In Memory of My Beloved Mother
My Mom Just Left the Room
By Rabbi Dr. Miriam Maron
"May her Soul be embraced in the sacred bond of Eternal Life"
My heart is still raw from the death of my incredible mother, Sonia Maron. She was a kind, sweet, loving, gentle soul who has deeply affected and sculpted my very being. She was a close friend, confidant and someone that knew how to love and show it, more than anyone else I know. As a grandmother to my son, Ryan, and my daughter, Sarina, she was loving, caring, and devoted. Her crystal clear green eyes would look deep inside those around her and her intuition sharp and on target.
A better Mother, one could not ask for. She will be forever missed by those lucky enough to have known her. Her gift of being is hard to put into words, but ever present in the deep recesses of my heart and soul, ever-present as well in my music and in my work as a teacher, for not only did she have a beautiful singing voice, but she was also a remarkably patient and skillful teacher and role model.
Mommy, I love you forever and beyond. I was so blessed to be your child, and as you used to tell me over and over again: "We are joined at the hip." I have one foot in this world and one in the next, as you too have one foot in the next world and one here. A love so deep is never separated, not even in death. The physical is just one way we connect, but not the only way. My mom just left the room.
Mommy, I love you forever and beyond! I bless you with the blessing of the prophet Isaiah: May God guide you always; may God take away your thirst in the parched places of your being, and give strength to your bones. May you become like a watered garden, like a spring whose waters do not fail (Isaiah 58:11).
Please read on to help me honor her and to learn more about her intriguing and challenging life. Her life was a blessing to us all.
My dear mother grew up in Minsk, Russia, her teen years abruptly cut short by the eruption of a war that would destroy most of her family and friends, and catapult her into a harrowing struggle to survive. And survive she did, fleeing from village to village with her family, finding work of any kind wherever they found refuge, traversing the unforgiving Ural Mountain ranges to escape the relentless Nazi rampage. In spite of her youth and the terror that plagued her daily, my mom mustered forth a reservoir of courage and fortitude that enabled her to participate proactively in the survival of her parents and siblings during their four-year flight by bike, train and foot. She committed herself to long hours of arduous labor wherever and whenever she could find work that would feed her family and keep their morale up. When the war finally ended, she met my beloved father, Yaakov Maron, of Blessed Memory, who had lost his wife and young children to the Nazi slaughter. My dad had fought valiantly in the underground Polish militia in spite of his having been severely wounded eight times. After escaping death at the hands of the Nazis and subsequently at the hands of the Soviets during their post-war campaign of annihilating officers of the Polish underground army, my father fled with my mom to the Allied Sector of Germany, eventually gaining entry into the United States. They first settled in New York before starting a farm in rural New Jersey.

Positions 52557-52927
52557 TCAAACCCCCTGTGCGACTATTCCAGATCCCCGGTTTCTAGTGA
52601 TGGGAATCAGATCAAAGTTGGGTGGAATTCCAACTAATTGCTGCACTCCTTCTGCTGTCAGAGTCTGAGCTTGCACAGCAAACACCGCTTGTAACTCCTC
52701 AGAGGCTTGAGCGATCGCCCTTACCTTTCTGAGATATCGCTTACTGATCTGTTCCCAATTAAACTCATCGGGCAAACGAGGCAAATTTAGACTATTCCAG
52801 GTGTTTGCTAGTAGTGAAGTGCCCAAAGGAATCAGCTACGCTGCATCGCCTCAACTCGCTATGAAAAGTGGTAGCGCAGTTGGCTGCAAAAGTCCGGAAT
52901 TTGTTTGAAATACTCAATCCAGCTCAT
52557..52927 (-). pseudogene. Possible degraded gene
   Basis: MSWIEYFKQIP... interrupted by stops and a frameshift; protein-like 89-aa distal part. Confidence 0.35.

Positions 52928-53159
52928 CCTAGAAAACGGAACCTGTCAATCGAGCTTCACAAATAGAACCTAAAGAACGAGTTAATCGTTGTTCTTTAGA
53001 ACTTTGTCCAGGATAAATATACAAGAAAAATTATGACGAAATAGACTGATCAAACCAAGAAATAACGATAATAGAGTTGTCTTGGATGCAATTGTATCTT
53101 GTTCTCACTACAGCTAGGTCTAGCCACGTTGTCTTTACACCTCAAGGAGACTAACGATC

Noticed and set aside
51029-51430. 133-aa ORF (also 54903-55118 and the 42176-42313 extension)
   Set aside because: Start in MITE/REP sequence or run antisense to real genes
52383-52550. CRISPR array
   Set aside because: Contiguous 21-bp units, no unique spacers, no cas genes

Working at his side with no less vigor and commitment than she had demonstrated during her years of struggle for survival during the war, my mom helped my dad build a successful farming venture while raising four children, in spite of severely debilitating health issues which beset her from the trauma of the war, and in spite of my father having to work long hours away from home to support us. When he grew very ill toward the last several years of his life, my mom insisted on caring for him personally at home, tending to him day and night, paying little attention to her own deteriorating health and doting instead on her beloved husband till the day he passed. She survived him for five years, during which her own health deteriorated further, requiring tri-weekly dialysis. Yet, through it all, my mother remained a mountain of strength and practical wisdom for her children, grandchildren, and great grandchildren, holding her pain with a quality of joy and positivity that was contagious as it was inspirational.
On the Holy Shabbat of July 27, 2013, only four days before the anniversary of the passing of my father, my mom left this realm to join her beloved and reunite with her birth family, of which she had been the sole living survivor. The funeral took place with honors on Monday, July 29, at the Congregation Bnai Israel Cemetery in Toms River, New Jersey. She was honored by many as her grandchildren carried her to be buried beside her husband. Among those who came to honor her my was my 95-year-old father-in-law, Rabbi Menashe Zvi Winkler, the last living disciple of the famed Rabbi Israel Meir Kagan, more popularly known as the Chofetz Chaim. Rabbi Winkler surprised all who were gathered when, in spite of his fragility and age, he picked up one of the shovels and participated in the sacred ritual of burial. "She was a very cho'shuva (important/special/precious) woman," he explained.------------------------------------------------
Sonia Maron is survived by Rabbi Dr. Miriam Maron, an internationally-renowned author, spiritual healer and workshop teacher residing in Thousand Oaks, CA, Dr. Myron Maron, a physician residing in Petersham, MA, Dr. Ed Maron, a physician residing in Clinton, NJ, and Trudy Hawk, an internationally-renowned teacher/performer, residing in Rowland Heights, CA. Sonia Maron also leaves a legacy of nine grandchildren and six great-grandchildren.